In one interview from 2014 Naio engineers noted that “the purchase of a robot, which costs at least 250 Euros per month, is profitable over a hectare of surface.” But Oz can also carry a payload, work at any hour of the night, and work autonomously once it’s programmed for a task, like weeding a few acres of densely planted vegetables. Oz knows exactly which plants are Swiss chard and which are Green Globe turnips. Oz knows what the weather is and will be. It’s tied into the local weather station and connected to all the other devices and platforms being used on the farm, from Salesforce to Granular, from smart irrigation pumps and soil sensors. As the sell sheet proudly declares, “Oz works perfectly alone but you can also guide it to your needs.”
From vineyards to walnut groves, and from sugar cane to sugar beet, the buyers of Naio bots have been diverse. One buyer sought to “tropicalize” the robot with a test in Indian sugar cane plantations.
So, here are some predictions of what we will see in farm robots in the next 5–10 years.
- Small farm robots will steal increasing market share from traditional farm machine makers like John Deere and Caterpillar. Small farm robots will also blow open wide a whole new market for farms that didn’t exist or could never have made use of a large tractor or combine. Naiotech’s smallest model, the Little Oz is available for as little as $300 per month, with rent to own financing. It’s being promoted especially to ag colleges and farm vocation schools in Europe for classes to buy, use, and give feedback on. Companies like AGCO, CLAAS, CNH Industrial, John Deere, and Kubota, which dominate the global tractor market are eyeing their play in this space, with a potentially bifurcated food system, which still includes huge industrial farms and a growing number of diverse smaller farms. But couldn’t the small farm bots still do it better?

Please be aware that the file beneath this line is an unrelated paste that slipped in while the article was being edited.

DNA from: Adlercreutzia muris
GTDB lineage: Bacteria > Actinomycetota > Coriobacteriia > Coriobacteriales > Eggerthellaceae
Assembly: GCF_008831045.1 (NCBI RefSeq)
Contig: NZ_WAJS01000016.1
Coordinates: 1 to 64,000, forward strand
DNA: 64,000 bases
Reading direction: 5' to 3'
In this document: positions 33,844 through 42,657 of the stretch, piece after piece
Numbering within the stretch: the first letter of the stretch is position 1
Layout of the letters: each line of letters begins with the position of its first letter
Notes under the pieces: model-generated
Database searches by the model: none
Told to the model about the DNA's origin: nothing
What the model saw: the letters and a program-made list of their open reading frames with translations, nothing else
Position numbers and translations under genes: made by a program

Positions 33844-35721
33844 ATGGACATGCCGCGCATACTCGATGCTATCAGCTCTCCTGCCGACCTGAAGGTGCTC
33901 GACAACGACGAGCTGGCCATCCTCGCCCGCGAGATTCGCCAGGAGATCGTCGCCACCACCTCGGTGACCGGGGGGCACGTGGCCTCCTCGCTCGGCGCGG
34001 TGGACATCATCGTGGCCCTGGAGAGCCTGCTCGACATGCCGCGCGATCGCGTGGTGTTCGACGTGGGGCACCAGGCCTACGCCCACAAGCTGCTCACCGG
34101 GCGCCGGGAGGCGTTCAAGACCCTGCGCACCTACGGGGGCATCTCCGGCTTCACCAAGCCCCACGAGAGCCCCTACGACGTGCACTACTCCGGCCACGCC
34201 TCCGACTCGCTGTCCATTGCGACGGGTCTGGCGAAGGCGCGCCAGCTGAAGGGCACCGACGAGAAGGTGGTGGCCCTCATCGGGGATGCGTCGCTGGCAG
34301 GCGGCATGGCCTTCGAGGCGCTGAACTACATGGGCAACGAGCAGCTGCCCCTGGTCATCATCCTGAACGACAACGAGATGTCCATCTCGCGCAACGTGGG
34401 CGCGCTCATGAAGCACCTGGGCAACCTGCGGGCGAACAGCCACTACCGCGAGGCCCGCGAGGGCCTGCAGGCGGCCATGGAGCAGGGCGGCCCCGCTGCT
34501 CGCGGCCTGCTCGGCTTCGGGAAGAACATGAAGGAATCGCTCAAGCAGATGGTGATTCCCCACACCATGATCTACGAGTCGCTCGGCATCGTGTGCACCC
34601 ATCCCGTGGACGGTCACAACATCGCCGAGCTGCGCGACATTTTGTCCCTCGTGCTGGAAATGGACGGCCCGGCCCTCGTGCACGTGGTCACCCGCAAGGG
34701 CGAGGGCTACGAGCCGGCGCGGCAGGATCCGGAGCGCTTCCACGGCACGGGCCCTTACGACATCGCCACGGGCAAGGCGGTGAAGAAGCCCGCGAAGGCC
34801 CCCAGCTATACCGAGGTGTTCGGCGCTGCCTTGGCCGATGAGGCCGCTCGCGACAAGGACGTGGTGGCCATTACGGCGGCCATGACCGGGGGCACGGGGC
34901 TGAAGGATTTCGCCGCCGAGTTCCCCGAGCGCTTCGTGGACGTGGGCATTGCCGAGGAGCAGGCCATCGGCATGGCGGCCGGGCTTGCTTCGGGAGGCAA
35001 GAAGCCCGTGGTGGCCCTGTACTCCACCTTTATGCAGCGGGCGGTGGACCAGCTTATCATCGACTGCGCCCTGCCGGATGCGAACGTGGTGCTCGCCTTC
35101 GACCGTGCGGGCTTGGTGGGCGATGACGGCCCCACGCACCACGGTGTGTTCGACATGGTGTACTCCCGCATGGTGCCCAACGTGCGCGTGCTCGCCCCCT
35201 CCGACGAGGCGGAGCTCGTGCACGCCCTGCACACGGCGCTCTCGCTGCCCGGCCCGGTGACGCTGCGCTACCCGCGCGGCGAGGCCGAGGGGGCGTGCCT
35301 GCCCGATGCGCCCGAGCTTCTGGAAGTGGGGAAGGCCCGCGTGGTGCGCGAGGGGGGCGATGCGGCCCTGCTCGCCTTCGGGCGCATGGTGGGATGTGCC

- Helping farms collect data and make sense of it will be an increasing role of small farm robots. These will not just be dull beasts of burden. They will remind the farmer when to shut off irrigation pumps, sound the alarm on early disease signs and collect phytochemical information to tell the farmer when to fertilize or harvest. As Tom Tomich, the head of the Agricultural Sustainability Institute at UC Davis, notes, we’re moving from a dearth of farm data to a flood of farm data. Just as devices like Nest or Roomba are helping tie the various components of a smart home together, the small farm robot will be the mobile brain of the smart farm.
- A farm bot for every garden. With multi-colored Ball Jars and an expanded veggie patch at the White House, edible landscaping is already trending. Add small farm robots to the mix and watch out world! Consider the devoted home gardener, like me. Would I consider paying $300 per month for a companion farm bot who would weed the beds that I can’t seem to get to? How about $150 per month? It could prepare the soil before I scatter a fall lettuce mix. It could watch my chickens and tell me (or better yet, my Racchio smart irrigation module) when I need to water. It could probably also mow my lawn. All of the sudden, it seems like a great investment. And the avid home gardener is a strong growing market, in urban, suburban and rural areas alike.
- A human-scale vertical farm unit is sorta like a farm machine that you can walk into. Advances in relatively small scale indoor agriculture, a la Local Roots Farms and Freight Farms, are not so different in function than a small farm robot. They are not mobile. But they can provide a huge machine-learning boost to an individual, small scale food grower. Platforms like Square Roots the vertical farming incubator recently launched in Brooklyn allow food entrepreneurs an entry level piece of hardware that can turn them into a food grower overnight. Think of it like Iron Man’s bionic suit, but for a Millennial farmer.
- These machines will move beyond farms to help with ecological restoration, preserve enforcement and conservation stewardship. Machine tricking that it’s cow. They might even be important parts of the collective consciousness of a rural community, with one robot allerting whole groups of ranchers, farmers or fishers, when a crop is coming into season or pests are on the way. It’s not hard to imagine one of these robots rolling along a farm town’s Main Street.